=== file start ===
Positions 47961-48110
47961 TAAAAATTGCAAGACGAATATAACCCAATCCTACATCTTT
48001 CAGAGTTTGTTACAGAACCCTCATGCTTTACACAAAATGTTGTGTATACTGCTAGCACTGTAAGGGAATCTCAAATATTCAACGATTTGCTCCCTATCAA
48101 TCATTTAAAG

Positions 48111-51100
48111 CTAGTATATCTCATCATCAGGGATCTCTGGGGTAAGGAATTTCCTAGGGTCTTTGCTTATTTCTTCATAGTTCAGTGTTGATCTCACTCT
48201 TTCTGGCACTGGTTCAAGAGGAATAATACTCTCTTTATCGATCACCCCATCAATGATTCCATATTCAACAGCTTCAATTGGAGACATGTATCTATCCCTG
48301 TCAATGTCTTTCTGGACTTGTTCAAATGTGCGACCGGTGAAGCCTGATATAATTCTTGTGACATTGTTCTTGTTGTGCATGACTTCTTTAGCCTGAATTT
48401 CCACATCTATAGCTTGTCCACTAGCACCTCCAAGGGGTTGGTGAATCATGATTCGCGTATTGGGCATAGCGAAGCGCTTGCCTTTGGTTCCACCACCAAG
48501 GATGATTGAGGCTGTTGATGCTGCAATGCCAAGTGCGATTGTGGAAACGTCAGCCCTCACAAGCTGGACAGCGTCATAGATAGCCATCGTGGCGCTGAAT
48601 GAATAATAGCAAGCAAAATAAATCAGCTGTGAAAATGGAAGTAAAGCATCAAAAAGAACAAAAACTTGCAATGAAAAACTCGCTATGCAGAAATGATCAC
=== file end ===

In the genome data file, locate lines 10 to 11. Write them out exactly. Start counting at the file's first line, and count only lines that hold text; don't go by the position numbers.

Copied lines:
48501 GATGATTGAGGCTGTTGATGCTGCAATGCCAAGTGCGATTGTGGAAACGTCAGCCCTCACAAGCTGGACAGCGTCATAGATAGCCATCGTGGCGCTGAAT
48601 GAATAATAGCAAGCAAAATAAATCAGCTGTGAAAATGGAAGTAAAGCATCAAAAAGAACAAAAACTTGCAATGAAAAACTCGCTATGCAGAAATGATCAC